Investors have started to shy away from riskier corporate bonds in the United States, as the amount of debt trading at distressed levels has doubled since the start of the year.
The value of junk bonds trading at 70 cents on the dollar or less, seen as a sign of distress and a warning that a company may struggle to repay debt, soared to $27 billion from around $14 billion dollars at the end of 2021, according to FT calculations based on a widely watched index run by Ice Data Services.
The increase reflects a more hawkish Federal Reserve, which first raised interest rates in March and is expected to do so again on Wednesday, the start of an expected round of rate hikes aimed at tackling US inflation. .
The central bank pivot also comes with war in Ukraine and slowing global growth, clouding the picture for more indebted companies that may struggle to refinance borrowings at higher interest rates.
Marty Fridson, chief investment officer of Lehmann Livian Fridson Advisors, said that while the amount of debt transactions at distressed levels remains low, “it’s starting to rise, and I expect it to continue to rise. This is significant.
Further monetary tightening from the Fed will push more debt into the troubled area, he added.
The accumulation of distressed debt stock comes after the worst month for the US high-yield bond market since the pandemic-triggered sell-off in March 2020, with a widely followed Ice Data Services index down 3, 6% in April.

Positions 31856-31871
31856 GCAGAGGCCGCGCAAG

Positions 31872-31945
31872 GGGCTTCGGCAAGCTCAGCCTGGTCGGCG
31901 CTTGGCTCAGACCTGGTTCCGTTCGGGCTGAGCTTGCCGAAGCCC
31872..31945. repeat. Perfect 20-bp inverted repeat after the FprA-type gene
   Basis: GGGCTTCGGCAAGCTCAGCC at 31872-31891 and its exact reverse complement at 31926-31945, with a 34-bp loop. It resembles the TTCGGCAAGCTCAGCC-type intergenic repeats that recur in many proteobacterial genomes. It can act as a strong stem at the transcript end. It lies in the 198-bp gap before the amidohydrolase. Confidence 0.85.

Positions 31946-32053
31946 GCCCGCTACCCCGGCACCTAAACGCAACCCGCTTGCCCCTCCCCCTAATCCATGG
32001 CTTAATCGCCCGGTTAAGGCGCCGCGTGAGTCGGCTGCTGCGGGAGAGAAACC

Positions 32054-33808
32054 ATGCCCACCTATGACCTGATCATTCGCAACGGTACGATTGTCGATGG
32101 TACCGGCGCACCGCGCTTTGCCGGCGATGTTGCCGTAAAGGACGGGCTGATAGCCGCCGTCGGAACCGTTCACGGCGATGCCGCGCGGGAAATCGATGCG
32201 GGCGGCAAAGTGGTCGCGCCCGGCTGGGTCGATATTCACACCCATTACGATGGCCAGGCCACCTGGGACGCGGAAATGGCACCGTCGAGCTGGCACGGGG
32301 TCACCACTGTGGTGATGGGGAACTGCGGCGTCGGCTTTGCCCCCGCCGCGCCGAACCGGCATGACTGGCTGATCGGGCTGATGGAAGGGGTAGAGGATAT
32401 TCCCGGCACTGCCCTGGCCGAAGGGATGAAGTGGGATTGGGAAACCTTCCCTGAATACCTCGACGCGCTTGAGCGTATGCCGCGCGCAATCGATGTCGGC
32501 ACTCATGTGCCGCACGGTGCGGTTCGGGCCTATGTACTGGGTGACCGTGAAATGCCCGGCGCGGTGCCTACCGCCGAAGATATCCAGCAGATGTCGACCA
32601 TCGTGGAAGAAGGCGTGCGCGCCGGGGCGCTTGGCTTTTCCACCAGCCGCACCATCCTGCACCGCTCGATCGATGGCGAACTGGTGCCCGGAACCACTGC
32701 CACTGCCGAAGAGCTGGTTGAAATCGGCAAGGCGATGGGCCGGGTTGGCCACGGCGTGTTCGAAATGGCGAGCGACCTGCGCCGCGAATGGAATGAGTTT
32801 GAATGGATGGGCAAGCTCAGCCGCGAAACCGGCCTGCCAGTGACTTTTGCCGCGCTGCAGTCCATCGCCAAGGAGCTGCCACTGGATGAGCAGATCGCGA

According to data from UBS, another measure of distress – the share of trade in debt with a yield of 10 percentage points or more above equivalent US government bonds – has also increased, led by companies. consumption and communication.
Retail technology company Diebold Nixdorf’s bonds maturing in 2024 fell sharply in April, taking its yield from around 10% at the start of this month to 27% on Tuesday.
The yield on drugstore chain Rite Aid’s $850 million bond maturing in 2026 has risen all year, hitting nearly 13% on Tuesday, from around 7.3% at the end of 2021.
Some investors remain optimistic about the risks ahead, noting that many lower-rated companies have seized the opportunity to raise funds, extending the maturity of their debt and making them less dependent on fresh money.
However, UBS analyst Matt Mish noted that the number of companies facing high borrowing costs rises sharply for bonds trading above a 10% overall yield. More than 8% of the US high-yield bond market is now above this level.
“The weakness is widening,” he said. “It tells you that at the margin, it’s not just a rate issue, it’s also a credit issue. There aren’t many companies that can fund north of 10% for an extended period.